Violence and the threat of violence have been integrated into how Western government and institutions function, says Robert Holmes, professor of philosophy at the University of Rochester. Holmes will describe how when he speaks on "The Philosophy of Violence in the Western World" during the 20th World Congress of Philosophy being held in Boston Aug. 10 to 16.
A world-renowned expert on issues of peace and non-violence, Holmes has been invited to numerous other conferences in Europe, the Middle East, the United States and Canada, and participated in the first conference on nonviolence ever held in the former Soviet Union in November 1989.
Holmes, a member of the University faculty since 1962, has written numerous articles on ethics and peace and authored several books, including On War and Morality. He also edited an anthology titled Nonviolence in Theory and Practice and has been the editor of Public Affairs Quarterly, a scholarly journal on current issues in social and political philosophy, for three years.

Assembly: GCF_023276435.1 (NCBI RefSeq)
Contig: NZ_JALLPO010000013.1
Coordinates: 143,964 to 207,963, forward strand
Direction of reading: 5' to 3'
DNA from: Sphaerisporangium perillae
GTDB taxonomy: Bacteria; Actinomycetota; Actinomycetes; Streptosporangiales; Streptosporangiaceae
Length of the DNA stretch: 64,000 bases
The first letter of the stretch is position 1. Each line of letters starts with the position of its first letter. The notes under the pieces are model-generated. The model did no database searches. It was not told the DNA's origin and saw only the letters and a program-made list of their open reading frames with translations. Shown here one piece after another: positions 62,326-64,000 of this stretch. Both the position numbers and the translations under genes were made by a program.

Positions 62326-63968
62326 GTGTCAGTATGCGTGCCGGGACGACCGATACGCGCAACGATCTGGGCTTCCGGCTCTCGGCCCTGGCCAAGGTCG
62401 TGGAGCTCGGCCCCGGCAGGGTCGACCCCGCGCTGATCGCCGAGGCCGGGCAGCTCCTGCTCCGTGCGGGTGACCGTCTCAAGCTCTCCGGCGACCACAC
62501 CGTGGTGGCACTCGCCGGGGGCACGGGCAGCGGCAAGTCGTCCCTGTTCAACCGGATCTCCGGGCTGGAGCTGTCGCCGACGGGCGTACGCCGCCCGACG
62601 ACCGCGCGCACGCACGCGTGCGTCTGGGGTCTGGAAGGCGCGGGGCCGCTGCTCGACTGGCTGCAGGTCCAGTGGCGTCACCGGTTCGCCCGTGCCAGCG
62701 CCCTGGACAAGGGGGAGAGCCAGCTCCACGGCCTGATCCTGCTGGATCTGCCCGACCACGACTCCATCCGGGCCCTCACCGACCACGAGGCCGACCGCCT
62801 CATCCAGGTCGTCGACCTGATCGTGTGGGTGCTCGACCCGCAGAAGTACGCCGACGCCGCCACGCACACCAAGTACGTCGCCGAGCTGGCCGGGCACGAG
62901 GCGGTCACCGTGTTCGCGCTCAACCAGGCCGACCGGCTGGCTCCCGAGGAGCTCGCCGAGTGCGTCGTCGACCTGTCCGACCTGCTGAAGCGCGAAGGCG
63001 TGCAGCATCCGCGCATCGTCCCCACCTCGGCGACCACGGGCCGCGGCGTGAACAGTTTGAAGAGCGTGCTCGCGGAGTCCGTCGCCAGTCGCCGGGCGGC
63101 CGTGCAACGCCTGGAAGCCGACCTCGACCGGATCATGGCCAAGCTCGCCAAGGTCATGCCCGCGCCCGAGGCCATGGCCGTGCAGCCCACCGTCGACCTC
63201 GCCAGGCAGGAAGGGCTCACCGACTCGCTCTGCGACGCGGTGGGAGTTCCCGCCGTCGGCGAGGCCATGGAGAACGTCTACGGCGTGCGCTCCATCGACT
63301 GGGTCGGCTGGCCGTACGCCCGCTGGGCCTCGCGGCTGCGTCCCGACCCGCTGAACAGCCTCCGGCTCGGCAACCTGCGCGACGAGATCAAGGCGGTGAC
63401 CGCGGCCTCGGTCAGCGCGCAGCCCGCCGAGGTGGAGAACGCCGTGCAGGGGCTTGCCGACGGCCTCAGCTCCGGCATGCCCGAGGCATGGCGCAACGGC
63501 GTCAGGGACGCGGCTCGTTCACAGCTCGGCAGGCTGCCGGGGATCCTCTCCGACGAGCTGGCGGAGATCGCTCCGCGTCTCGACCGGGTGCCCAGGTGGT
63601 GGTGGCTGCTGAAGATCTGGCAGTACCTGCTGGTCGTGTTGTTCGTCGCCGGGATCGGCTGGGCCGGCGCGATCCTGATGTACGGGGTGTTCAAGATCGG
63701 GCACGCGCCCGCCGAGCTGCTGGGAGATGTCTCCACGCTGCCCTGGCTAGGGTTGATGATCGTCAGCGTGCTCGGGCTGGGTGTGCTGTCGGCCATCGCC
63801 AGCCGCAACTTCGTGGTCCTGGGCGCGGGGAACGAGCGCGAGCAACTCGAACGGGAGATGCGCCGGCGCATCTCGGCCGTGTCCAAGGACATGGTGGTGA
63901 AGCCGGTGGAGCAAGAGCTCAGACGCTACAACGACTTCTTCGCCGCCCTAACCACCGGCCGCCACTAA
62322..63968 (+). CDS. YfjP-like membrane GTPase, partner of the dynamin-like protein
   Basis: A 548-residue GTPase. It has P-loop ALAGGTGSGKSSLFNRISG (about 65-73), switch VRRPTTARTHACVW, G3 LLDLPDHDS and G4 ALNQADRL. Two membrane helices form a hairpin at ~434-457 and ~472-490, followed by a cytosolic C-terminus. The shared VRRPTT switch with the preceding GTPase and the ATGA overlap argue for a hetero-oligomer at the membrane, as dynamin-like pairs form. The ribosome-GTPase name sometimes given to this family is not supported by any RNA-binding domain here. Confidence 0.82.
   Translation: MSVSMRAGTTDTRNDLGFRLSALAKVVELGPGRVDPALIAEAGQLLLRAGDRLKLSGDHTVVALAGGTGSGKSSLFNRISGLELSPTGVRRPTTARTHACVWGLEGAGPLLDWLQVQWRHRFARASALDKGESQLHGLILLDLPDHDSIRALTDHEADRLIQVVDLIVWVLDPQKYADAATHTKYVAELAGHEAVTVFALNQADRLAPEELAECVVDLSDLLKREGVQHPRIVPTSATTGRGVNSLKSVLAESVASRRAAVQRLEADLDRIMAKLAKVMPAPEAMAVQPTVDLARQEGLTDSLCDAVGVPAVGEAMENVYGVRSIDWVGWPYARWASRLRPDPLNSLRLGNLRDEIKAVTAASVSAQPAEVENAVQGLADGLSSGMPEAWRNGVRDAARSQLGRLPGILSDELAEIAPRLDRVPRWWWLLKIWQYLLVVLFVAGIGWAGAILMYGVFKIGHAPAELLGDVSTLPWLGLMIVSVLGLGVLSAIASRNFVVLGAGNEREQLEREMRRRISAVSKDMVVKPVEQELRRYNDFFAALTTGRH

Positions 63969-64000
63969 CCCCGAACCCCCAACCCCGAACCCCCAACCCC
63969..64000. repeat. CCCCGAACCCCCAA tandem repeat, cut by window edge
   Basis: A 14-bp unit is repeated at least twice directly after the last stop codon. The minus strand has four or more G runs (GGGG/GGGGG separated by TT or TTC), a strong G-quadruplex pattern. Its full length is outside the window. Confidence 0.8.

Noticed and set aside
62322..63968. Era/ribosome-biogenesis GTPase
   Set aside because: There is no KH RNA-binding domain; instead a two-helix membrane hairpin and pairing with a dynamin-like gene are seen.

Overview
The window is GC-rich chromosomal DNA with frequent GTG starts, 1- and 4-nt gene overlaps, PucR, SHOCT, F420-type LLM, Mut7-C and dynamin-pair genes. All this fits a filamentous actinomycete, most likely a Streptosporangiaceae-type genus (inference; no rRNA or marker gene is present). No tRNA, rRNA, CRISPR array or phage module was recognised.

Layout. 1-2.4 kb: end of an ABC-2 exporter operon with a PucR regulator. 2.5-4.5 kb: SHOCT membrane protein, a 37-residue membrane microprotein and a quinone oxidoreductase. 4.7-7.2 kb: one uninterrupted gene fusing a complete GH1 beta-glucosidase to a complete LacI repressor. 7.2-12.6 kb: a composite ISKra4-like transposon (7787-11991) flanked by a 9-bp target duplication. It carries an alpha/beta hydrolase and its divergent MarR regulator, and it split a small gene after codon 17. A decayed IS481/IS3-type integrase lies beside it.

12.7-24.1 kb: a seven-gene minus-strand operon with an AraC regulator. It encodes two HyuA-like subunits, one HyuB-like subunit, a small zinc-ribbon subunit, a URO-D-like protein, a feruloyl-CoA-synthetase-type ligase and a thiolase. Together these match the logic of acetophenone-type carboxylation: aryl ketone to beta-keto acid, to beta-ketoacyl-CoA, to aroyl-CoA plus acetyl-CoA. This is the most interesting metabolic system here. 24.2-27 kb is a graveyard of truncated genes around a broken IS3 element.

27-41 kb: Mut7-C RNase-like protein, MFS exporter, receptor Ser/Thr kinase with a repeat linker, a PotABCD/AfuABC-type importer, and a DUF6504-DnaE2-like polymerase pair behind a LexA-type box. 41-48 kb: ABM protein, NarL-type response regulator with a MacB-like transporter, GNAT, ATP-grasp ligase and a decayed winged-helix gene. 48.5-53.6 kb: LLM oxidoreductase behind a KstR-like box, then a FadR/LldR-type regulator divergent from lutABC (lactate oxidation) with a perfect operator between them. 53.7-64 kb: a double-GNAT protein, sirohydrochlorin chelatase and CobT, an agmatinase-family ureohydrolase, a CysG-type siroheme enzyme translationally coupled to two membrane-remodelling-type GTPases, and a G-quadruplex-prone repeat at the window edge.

International congresses of philosophy, which are convened on average every five years, draw thousands of scholars from around the world. The theme of this year's event is "Paideia: Philosophy Educating Humanity" and includes discussions on such topics as rules and sporting practice, philosophy of education, ethics and computers, moral psychology, philosophy and politics, bioethics, and medical ethics. Participants present their work in one of the five official languages -- English, French, German, Russian, or Spanish -- while simultaneous translations are provided for opening and closing ceremonies and plenary sessions.